Little Leaders named to state honor roll: Rita Perrilloux selected for special cohort
RESERVE — Early childhood development is critical to a healthy and successful life because 90 percent of brain development takes place before age 5, according to Louisiana State Superintendent John White.
Yet, the Louisiana Department of Education reports that early childhood sites typically score lower in performance categories when compared to other educational sites.
That isn’t the case for Little Leaders Learning Center in Reserve. Little Leaders was the only early childhood center in St. John the Baptist Parish to earn a spot on the State Honor Roll.
The State Honor Roll assesses only Type 3 schools, which receive state assistance. Of the 13 Type 3 early childhood programs in St. John, Little Leaders was the only one recognized in the “Birth-to-Three” category of the State Honor Roll, which applauds high quality instruction to the state’s youngest learners.
Other state honor roll categories include “Excellence” and “Top Gains.”
Pamelyn McKnight-Smith, interim early childhood director for St. John the Baptist Parish Schools, said Little Leaders displays a caring and safe learning environment that prepares children for success in the “big school” transition.
“It was a wonderful feeling to know that a site in St. John achieved this great accomplishment,” McKnight-Smith said. “This complements the efforts being done to provide families with access to high quality care and for acting as models for excellence and growth. To have this site gain this achievement highlights the great work being done in St. John Parish.”
She noted Little Leaders and other early education sites are held to the same standards as the elementary schools in formal assessments, observations, goal setting and following the Tier One curriculum.
Rita Perrilloux opened Little Leaders Learning Center in 1998 after searching for a daycare/preschool for her eight-month-old daughter. Her daughter is now 22 and the mother to a baby girl who also attends Little Leaders.
Little Leaders has a capacity to serve 72 students. The school currently serves 53 children, including students in the Baby Land, Toddler Town, Thriving 3-year-olds and Promising Preschoolers classes.
McKnight-Smith said Little Leaders strives to provide a high quality learning experience that promotes student achievement and school readiness, while teaching children to lead instead of follow.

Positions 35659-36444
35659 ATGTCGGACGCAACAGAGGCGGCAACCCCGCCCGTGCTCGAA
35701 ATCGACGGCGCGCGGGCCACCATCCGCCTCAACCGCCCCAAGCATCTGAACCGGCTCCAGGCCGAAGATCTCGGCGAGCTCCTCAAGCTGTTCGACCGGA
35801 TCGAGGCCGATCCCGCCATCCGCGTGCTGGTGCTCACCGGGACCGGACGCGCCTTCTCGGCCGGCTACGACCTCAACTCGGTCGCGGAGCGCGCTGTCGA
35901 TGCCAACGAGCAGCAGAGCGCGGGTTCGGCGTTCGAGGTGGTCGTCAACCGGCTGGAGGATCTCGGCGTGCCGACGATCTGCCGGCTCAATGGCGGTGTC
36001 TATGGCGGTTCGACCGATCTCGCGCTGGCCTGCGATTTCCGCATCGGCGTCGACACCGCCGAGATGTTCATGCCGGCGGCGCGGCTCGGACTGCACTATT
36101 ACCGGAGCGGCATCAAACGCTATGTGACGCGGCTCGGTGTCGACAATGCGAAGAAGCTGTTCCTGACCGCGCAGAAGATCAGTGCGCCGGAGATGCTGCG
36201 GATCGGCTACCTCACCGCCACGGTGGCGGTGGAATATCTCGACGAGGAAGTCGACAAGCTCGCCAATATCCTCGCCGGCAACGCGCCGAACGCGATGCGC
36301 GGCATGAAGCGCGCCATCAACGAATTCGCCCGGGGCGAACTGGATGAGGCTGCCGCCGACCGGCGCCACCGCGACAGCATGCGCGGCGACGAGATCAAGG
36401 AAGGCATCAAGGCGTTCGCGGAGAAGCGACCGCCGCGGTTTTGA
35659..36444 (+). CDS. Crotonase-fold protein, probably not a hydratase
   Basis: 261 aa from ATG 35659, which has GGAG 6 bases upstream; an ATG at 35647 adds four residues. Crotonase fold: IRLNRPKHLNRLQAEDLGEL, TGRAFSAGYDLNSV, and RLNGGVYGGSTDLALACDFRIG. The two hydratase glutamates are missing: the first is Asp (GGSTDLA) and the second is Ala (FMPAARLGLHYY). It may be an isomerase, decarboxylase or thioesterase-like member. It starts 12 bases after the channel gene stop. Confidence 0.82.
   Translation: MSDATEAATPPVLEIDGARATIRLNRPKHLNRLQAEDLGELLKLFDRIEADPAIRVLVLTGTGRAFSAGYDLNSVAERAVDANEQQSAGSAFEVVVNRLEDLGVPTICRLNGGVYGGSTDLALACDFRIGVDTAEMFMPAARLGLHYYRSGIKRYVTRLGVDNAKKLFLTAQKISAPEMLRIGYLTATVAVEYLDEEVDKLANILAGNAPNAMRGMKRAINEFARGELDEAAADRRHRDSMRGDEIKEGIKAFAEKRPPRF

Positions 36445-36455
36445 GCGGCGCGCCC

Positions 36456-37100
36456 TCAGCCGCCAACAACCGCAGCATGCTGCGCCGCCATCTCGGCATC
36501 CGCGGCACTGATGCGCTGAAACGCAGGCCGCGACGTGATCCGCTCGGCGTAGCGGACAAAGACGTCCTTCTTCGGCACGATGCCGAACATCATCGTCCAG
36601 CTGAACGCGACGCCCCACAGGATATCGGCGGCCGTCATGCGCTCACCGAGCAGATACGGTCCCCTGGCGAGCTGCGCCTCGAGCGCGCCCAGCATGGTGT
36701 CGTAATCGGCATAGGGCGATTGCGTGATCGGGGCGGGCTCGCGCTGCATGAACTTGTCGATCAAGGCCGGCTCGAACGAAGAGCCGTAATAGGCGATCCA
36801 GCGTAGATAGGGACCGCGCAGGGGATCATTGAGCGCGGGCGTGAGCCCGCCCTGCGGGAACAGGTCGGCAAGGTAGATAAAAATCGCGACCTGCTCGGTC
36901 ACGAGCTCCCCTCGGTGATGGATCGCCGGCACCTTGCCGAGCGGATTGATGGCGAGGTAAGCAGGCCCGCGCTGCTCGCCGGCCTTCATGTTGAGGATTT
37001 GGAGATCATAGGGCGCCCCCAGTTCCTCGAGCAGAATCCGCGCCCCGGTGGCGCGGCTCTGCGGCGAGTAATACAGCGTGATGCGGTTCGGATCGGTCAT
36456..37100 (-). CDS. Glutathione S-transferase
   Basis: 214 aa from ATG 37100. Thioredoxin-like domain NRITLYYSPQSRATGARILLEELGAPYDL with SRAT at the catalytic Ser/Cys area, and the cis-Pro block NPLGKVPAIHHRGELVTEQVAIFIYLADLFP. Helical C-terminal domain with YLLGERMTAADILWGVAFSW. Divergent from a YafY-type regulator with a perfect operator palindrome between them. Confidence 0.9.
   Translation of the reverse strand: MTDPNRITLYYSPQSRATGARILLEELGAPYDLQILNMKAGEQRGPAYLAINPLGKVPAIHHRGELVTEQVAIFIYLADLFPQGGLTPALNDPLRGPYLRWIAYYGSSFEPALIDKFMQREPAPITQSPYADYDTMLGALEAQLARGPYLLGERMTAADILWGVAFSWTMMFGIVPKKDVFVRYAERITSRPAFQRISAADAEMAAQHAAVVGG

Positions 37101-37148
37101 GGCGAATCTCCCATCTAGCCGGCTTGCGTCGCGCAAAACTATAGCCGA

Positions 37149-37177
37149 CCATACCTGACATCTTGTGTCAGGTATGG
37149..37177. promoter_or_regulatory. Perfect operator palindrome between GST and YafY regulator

Perrilloux said the school is unique because it focuses on developing the spirit, the soul and the body.
“If you want to be a leader in your community or the church, you need to start out when you are small,” Perrilloux said. “Teach children to lead, to make choices and decisions, so they become little leaders. That is putting them in a position where they can become strong world leaders.”
Perrilloux said the State Honor Roll designation means the Little Leaders team is making an impact in young lives.
Little Leaders Learning Center will receive a special badge on performance profiles in the Louisiana School and Center finder in recognition of the award. School leaders also received a state certificate to display on-site.
“It’s an honor and a privilege that we’ve been able to keep up with everything they have been rolling out. It’s a big job because there have been a lot of changes in early childhood education over the years,” Perrilloux said. “We’ve been brought under the School Board and the Board of Education. Before, it was like a privately owned business.”
Perrilloux strives to continue improving early education at the school. She was among 30 educators in six pilot parishes statewide recently selected by the Louisiana Department of Education to participate in the first cohort of the Louisiana Early Learners Academy.
The 10-month, executive-level program is exclusive to directors of high-rated early learning centers that operate on public funding. The program will help expand access to quality early childhood education by providing professional development to leaders in the field.
Perrilloux is the only representative from St. John Parish, and Amie Kruppel is representing St. Charles Parish in the cohort.
Training opportunities include interaction with national and state leaders. Perrilloux meets for a three-day session with the cohort every other month. She receives continuous support from online sessions and monthly visits from her coach. She said the program has already taught her to be more attentive to the needs and workloads of her staff members.
Perrilloux is currently engaged in a project focused on children with special needs.
“Therapists come in to provide services once a week for about 20 minutes with the individual child,” Perrilloux said. “Our staff needs to see and understand what they are doing with the children. We need the tools to be able to facilitate the rest of eight and a half hours the children are here.”